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I've been looking over some game programming code and have seen enums as in:

public enum CollisionCategories
    Cat1 = (1 << 0),
    Cat2 = (1 << 1),
    Cat3 = (1 << 2),
    Cat4 = (1 << 3),

Now, would this not be the same as just setting each item like 1, 2, 4, 8, ... ? I've seen the later as well. I know doing something like string s = string.Empty is better than string s = "" as far as performance goes but not sure about the enum.

Any thoughts?

Thanks much,


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s = string.Empty is just more expressive that's why people are using it, this has nothing to do with performance – BrokenGlass Jan 15 '11 at 18:03
It is exactly the same thing... (1 << x) will be compiled to a constant so there is no performance differences. It is only because it might be easier to read (1 << 8) rather than 256. – Lasse Espeholt Jan 15 '11 at 18:04
I wish [flags] automagically gave you 1, 2, 4, 8, etc.... in place of 0, 1, 2, 3, ... rather than having to type it in manually. One can dream. – kenny Jan 15 '11 at 18:09
Sounds good. Thanks all for the replies. – user576957 Jan 15 '11 at 22:46

You are correct about the values that are stored. It would not make a difference in performance, so it is a readability issue that may make more sense in the context of the code.

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It's just easier when you get to the larger numbers.

I'm sure that (1<< 24) is simpler than going to your calculator, calculating it, and pasting.

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For some people, setting them this way is just cleaner than the typical C raw hex/decimal number initialization. (0x1,0x4000,etc) Since the compiler recognizes a literal and turns them into plain numbers, there's no performance drawback, it's just a style matter.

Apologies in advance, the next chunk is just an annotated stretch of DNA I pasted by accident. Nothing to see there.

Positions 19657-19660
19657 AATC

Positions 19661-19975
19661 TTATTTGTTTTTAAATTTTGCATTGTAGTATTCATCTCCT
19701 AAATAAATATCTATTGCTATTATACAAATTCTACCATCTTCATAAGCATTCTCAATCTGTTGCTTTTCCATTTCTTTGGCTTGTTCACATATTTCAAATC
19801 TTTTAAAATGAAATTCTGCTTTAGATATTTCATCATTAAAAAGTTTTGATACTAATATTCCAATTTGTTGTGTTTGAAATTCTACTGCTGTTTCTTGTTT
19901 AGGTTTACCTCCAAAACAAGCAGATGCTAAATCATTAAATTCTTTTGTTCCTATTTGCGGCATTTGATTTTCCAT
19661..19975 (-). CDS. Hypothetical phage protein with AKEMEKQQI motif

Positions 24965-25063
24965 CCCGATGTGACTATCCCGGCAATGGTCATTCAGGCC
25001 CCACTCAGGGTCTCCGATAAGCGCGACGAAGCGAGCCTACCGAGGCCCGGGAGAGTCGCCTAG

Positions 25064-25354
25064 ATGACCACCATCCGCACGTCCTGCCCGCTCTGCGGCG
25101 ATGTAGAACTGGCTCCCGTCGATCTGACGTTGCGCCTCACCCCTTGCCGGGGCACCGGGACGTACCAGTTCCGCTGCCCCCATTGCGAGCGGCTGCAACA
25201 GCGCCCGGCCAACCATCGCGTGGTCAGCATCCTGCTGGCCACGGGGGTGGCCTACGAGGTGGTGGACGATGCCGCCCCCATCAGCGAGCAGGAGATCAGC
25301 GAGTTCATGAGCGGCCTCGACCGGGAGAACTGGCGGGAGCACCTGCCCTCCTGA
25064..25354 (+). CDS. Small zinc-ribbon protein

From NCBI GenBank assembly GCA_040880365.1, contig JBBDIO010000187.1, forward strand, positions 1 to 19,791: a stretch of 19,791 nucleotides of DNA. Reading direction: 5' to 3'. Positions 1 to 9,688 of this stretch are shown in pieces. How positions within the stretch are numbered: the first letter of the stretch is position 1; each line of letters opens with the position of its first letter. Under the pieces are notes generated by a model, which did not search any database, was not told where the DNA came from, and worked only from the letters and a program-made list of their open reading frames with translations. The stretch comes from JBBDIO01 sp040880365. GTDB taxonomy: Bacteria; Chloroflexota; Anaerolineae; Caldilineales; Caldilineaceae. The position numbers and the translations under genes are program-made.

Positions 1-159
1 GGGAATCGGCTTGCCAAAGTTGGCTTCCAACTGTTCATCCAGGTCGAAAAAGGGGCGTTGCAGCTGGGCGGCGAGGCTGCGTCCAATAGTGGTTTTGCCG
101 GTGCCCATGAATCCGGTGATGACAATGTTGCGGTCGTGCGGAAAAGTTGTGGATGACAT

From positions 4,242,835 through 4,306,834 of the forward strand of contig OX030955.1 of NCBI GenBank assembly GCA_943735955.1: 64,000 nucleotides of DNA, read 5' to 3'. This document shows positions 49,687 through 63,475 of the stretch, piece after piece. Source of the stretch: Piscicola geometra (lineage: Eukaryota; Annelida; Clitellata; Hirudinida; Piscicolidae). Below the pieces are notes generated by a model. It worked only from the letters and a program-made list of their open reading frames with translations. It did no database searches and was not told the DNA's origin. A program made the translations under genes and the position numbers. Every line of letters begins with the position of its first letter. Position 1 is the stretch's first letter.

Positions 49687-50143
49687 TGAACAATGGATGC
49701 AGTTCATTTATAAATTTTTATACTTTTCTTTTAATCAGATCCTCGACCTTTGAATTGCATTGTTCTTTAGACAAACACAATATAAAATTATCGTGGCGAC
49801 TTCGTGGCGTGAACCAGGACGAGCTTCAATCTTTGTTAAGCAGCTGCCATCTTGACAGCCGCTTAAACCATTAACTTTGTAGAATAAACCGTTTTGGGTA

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Yes it is the same.

I personally would use 1,2,4,8... because I think these numbers are so much well known that no one can misunderstand what's going on.

Performance is the same. Code size is the same.

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Maybe the first few powers of 2 are well-known but those numbers get huge quite fast. If you have more than say 5 flags, the bit-shift representation is definitely more readable. – casablanca Jan 15 '11 at 18:06
Yes of course. I use only for small numbers, I remember values for 18 bits. Usually this is all I need when defining my enums. – Al Kepp Jan 15 '11 at 18:08

Yes, it is the same. It's just so the code is more readable.

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I think String.Empty is equivalent to "" the compiler will recognise the literal and convert it..... Anyway, it's the same for you enum, it's just a question of style and in the case of the enum it makes it 100% explicit that these are bit flags I suppose.

Or maybe the coder wasn't confident with his powers of 2, and couldn't be bothered to work them out.

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Performance is not an issue here. Enum is compiled as a constant so it is the compiler that is doing the job hence no difference in runtime performance.

Alternative could have been using the power but since that involves code, it would not work:

enum MyEnum{
  Val1 = Math.Pow(1,2) // throws compile error

Error 1 The expression being assigned to 'ConsoleApplication1.Program.MyEnum.Val1' must be constant C:\Users\Aliostad\Documents\Visual Studio 2010\Projects\ConsoleApplication1\ConsoleApplication1\Program.cs 130 11 ConsoleApplication1

Enum values must be constants.

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